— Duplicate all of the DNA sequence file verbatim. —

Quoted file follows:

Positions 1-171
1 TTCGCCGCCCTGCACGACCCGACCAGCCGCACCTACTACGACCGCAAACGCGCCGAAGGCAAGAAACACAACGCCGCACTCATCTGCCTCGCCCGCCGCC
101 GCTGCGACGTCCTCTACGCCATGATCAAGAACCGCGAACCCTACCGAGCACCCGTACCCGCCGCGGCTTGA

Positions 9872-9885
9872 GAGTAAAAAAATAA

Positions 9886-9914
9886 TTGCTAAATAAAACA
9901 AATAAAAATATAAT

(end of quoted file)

Positions 1-171
1 TTCGCCGCCCTGCACGACCCGACCAGCCGCACCTACTACGACCGCAAACGCGCCGAAGGCAAGAAACACAACGCCGCACTCATCTGCCTCGCCCGCCGCC
101 GCTGCGACGTCCTCTACGCCATGATCAAGAACCGCGAACCCTACCGAGCACCCGTACCCGCCGCGGCTTGA

Positions 9872-9885
9872 GAGTAAAAAAATAA

Positions 9886-9914
9886 TTGCTAAATAAAACA
9901 AATAAAAATATAAT